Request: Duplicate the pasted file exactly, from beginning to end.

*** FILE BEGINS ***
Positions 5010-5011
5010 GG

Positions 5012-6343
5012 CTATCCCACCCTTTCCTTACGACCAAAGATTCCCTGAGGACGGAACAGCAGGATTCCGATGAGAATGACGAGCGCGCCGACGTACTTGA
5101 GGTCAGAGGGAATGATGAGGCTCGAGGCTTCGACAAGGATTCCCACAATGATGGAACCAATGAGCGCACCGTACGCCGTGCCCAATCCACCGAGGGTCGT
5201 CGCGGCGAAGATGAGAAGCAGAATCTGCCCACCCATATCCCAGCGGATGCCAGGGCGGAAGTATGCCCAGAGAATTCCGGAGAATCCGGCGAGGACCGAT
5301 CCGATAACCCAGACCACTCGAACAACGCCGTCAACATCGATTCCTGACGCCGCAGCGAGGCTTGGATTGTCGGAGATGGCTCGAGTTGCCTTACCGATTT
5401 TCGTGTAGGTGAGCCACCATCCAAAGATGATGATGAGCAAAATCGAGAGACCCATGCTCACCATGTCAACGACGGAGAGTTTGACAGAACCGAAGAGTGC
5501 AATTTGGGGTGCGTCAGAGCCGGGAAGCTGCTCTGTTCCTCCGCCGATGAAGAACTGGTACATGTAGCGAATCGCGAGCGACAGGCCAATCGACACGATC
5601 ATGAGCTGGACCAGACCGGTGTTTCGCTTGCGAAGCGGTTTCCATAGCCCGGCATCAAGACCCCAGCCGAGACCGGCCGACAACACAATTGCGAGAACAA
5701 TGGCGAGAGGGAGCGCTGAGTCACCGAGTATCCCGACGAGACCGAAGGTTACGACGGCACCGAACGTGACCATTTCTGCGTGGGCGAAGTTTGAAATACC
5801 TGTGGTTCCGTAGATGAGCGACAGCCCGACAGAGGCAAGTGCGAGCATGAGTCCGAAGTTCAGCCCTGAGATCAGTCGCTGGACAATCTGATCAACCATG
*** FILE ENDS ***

Positions 5010-5011
5010 GG

Positions 5012-6343
5012 CTATCCCACCCTTTCCTTACGACCAAAGATTCCCTGAGGACGGAACAGCAGGATTCCGATGAGAATGACGAGCGCGCCGACGTACTTGA
5101 GGTCAGAGGGAATGATGAGGCTCGAGGCTTCGACAAGGATTCCCACAATGATGGAACCAATGAGCGCACCGTACGCCGTGCCCAATCCACCGAGGGTCGT
5201 CGCGGCGAAGATGAGAAGCAGAATCTGCCCACCCATATCCCAGCGGATGCCAGGGCGGAAGTATGCCCAGAGAATTCCGGAGAATCCGGCGAGGACCGAT
5301 CCGATAACCCAGACCACTCGAACAACGCCGTCAACATCGATTCCTGACGCCGCAGCGAGGCTTGGATTGTCGGAGATGGCTCGAGTTGCCTTACCGATTT
5401 TCGTGTAGGTGAGCCACCATCCAAAGATGATGATGAGCAAAATCGAGAGACCCATGCTCACCATGTCAACGACGGAGAGTTTGACAGAACCGAAGAGTGC
5501 AATTTGGGGTGCGTCAGAGCCGGGAAGCTGCTCTGTTCCTCCGCCGATGAAGAACTGGTACATGTAGCGAATCGCGAGCGACAGGCCAATCGACACGATC
5601 ATGAGCTGGACCAGACCGGTGTTTCGCTTGCGAAGCGGTTTCCATAGCCCGGCATCAAGACCCCAGCCGAGACCGGCCGACAACACAATTGCGAGAACAA
5701 TGGCGAGAGGGAGCGCTGAGTCACCGAGTATCCCGACGAGACCGAAGGTTACGACGGCACCGAACGTGACCATTTCTGCGTGGGCGAAGTTTGAAATACC
5801 TGTGGTTCCGTAGATGAGCGACAGCCCGACAGAGGCAAGTGCGAGCATGAGTCCGAAGTTCAGCCCTGAGATCAGTCGCTGGACAATCTGATCAACCATG